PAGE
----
In the 70’s and through the 80’s, well before the existence of Snowshow, Slava Polunin’s theatre company called Teatr Licedei gamboled in Leningrad, USSR.

In the beginning, there was Assissiaï – Slava’s character. A clown with many faces, he could be gentle and naïve, and the next moment turn ironic or else resolute and unbending when proclaiming his “Zia!”.

Then the idea cropped up that each facet of his persona was indeed a basis for a separate character. It eventually led to the creation of a troupe of clowns where each participant had a distinctive character, yet was familiar and easily recognizable by anyone in the audience. This mixture of characters became the Licedei theatre (“Those who make faces”).

During its legendary 25 years, the theatre became stunningly popular and admired amongst the Russian public and on national television by using clowning to depict the everyday absurdities of life. Overtime and following the fall of the Berlin wall, the theatre company became world renown before dispersing in the early 90’s with a very solemnly theatrical funeral session.

Slava Polunin:


“…One day I realised that I wanted to create a show that would take us back to our childhood dreams; A show which would help spectators be released from the jail of adulthood and rediscover their forgotten childhood.

Having chosen the path of theatre, I sought a way to endow it with a new spirit.

I wanted to dive inside tragicomedy, to measure the extent to which one can fuse drama with laughter.

I wanted to reunite in my character character both the epic and lyrical, tenderness and passion, wisdom and naïveness.”

“I beganto slow down my rhythm, to value insignificant gestures that now seemed to me far more expressive and colourful than pompous or solemn ones. I grew fond of unfinished gestures, interrupted, frozen, as if cut short by a sudden thought.

Then, one day, this show came to life. This show is a beloved child, I hope not to part from, for it never ceases to surprise and puzzle me over and over again by the innumerable mysteries it conceals. It can spread joy and sorrow, to entertain and move you to tears.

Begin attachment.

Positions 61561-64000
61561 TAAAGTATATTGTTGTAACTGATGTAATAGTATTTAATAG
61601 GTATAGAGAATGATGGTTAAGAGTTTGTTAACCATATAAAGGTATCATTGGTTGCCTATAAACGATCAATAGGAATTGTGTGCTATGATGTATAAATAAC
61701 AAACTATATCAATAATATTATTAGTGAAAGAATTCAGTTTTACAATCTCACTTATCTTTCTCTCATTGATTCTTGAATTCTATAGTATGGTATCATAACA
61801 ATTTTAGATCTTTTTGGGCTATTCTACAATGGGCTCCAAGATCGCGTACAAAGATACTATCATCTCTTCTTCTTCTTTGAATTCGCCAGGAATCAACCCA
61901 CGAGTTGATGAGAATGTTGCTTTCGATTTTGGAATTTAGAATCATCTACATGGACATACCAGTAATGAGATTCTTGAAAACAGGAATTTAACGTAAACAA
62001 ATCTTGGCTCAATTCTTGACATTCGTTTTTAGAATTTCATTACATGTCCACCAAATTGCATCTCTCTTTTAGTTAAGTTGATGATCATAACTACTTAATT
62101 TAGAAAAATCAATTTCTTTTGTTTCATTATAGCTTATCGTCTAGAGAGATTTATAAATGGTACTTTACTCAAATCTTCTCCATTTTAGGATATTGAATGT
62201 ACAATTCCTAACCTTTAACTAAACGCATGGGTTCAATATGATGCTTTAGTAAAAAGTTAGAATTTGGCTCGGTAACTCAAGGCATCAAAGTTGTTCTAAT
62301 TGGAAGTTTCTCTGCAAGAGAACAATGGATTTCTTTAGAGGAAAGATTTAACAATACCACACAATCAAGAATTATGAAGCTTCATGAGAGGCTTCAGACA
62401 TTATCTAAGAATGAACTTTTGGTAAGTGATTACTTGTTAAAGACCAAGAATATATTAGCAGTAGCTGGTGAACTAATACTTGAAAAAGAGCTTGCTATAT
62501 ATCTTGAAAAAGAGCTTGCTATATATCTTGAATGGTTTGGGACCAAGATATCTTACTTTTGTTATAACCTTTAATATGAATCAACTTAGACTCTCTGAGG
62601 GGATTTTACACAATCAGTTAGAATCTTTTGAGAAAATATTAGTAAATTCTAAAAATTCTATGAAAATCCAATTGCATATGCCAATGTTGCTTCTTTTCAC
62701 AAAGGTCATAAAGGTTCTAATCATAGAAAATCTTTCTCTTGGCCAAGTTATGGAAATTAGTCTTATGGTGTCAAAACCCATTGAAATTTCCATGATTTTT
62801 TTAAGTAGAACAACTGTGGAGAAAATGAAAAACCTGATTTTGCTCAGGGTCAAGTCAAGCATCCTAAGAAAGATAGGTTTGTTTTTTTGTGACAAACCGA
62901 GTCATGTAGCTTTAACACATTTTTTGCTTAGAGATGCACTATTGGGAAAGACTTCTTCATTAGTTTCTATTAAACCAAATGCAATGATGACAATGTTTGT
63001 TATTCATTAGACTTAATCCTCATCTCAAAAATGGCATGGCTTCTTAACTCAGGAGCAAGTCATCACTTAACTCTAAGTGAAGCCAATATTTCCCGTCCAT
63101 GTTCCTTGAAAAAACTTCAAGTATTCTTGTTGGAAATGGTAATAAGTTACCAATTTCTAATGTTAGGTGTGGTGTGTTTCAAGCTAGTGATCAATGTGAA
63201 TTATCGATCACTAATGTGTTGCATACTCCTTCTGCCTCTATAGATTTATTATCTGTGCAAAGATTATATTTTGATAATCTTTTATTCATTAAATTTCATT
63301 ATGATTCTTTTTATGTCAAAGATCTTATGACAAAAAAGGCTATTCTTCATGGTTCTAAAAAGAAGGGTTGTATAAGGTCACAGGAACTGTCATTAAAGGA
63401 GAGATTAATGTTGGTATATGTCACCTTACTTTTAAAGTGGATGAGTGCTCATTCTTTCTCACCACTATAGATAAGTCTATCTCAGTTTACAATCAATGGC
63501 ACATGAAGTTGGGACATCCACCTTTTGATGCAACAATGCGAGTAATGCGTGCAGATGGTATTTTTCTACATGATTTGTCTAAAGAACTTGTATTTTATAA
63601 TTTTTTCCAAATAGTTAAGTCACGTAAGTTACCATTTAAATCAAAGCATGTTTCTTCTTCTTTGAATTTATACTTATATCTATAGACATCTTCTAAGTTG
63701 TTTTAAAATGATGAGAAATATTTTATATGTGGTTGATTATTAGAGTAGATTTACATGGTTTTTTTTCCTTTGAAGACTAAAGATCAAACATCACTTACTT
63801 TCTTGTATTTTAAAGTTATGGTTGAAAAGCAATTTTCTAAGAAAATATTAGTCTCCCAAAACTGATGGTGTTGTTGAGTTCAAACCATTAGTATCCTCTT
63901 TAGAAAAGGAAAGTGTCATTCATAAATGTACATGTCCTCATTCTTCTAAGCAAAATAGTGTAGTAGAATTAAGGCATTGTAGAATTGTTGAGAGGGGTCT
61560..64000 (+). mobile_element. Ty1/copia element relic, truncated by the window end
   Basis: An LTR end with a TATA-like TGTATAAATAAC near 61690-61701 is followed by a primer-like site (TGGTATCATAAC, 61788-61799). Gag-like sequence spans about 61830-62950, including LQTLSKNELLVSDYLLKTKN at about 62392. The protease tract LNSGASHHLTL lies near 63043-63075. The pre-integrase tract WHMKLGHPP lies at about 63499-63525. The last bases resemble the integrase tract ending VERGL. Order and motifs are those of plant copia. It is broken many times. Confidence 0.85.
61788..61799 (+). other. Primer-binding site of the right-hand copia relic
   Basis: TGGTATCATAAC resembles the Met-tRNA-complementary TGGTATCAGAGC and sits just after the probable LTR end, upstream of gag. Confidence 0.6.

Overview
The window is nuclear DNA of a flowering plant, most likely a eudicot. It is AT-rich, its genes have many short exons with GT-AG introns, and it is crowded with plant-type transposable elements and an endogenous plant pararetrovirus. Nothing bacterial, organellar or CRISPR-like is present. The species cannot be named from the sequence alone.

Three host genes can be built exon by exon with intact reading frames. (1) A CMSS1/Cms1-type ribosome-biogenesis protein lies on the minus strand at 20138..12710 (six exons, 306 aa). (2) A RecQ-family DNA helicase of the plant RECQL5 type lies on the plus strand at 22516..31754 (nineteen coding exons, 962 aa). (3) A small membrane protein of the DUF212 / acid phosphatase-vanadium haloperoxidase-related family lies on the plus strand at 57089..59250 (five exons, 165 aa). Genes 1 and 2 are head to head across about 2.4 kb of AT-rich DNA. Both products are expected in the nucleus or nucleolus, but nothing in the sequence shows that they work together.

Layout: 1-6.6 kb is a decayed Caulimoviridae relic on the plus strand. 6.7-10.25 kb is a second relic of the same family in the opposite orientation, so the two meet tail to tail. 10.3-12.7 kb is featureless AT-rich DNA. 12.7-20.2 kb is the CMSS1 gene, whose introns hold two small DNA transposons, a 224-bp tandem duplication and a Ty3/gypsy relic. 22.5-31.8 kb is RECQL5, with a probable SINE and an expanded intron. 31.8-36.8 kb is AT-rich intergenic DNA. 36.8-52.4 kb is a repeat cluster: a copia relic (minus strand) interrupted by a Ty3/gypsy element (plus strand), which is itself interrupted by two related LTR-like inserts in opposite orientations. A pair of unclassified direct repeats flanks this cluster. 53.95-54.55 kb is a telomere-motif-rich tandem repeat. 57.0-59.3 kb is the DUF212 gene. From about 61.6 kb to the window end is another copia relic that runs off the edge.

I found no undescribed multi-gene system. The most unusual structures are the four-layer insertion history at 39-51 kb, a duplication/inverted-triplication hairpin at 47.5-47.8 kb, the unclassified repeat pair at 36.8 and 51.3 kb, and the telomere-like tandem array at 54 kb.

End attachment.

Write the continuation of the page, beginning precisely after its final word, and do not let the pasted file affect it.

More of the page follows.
In many ways this show has allowed me to know myself; it is a major
landmark in my life.”

“I went down a roadvery few clowns had trodden before, to extend the tentacles of clownery and foolishness where they were least expected to show up. Diving inside tragicomedy, to measure the extent to which one can fuse drama with laughter – in this Gogol & Beckett-like language and reunite in my character, both the epic and lyrical, tenderness and passion, wisdom and naïveness.

“The tender, touching Assissiaï has aged with me, becoming brooding and hesitant. No longer surprised by the paradoxes of the outside world, he has dissolved completely in the paradoxes of his inner life. He has become more thoughtful, his former devil-may-care giddiness replaced with a kind of trepidation, as if he were balancing on the cusp of some mystery, which he fears upsetting, but desperately wants to solve…”

“Little by little the outlines of the show began to emerge more clearly in front of our local audiences who would return incessantly to witness the daily changes taking place. We put the show together and realized that it was time to invite our an international audience into the world that we had created. I tried to think where my show might find just the right public; what sort of people and what sort of criticism I was looking for… I took a long time scrutinizing all the options and decided that the most theatrical city in the world was London and that the best venue to start was the Hackney Empire. That’s when we threw all caution to the wind and dashed off to the UK for a three-week stint putting everything on the line: my own money, my career, my family’s well-being… The show was a phenomenal success and we were named the best show of the year”.

Our first performances in London drew about 200 people at a time… A week in they had to open up the third tier, which hadn’t been used for 50 years. We dusted off the seats and filled them with people. It was getting impossible to find tickets. People were lining up around the block. Finally London critics announced: clowning is back in english theatres.

“Whenever we travel to a new country we not only discover new cities, cultures and make new friends but also find out something new about ourselves and the show. We are always looking for the right language that our audiences can comprehend and relate to. And the more we fall in love with audiences, the more we come to admire them, the stronger our connection, the better they understand us, the deeper the emotional response”.

In my inquiry into the nature of humor and theater in different countries I have even gone one step further. I started inviting international actors to join my company. This proved to be a very nourishing experience.”

I don’t have a “company” in the conventional sense of the word. My team is scattered all over the globe: the impresario lives in Brazil, the director in Moscow, the financial director in England. My actors may come from Canada, Israel, the Czech Republic, Italy, France, Russia, Great Britain or the U.S., although for the most part they are Russian-speaking. In my company there are no rigid roles or professional boundaries. Any Green can graduate to Yellow, any technician can become a clown and vice versa…”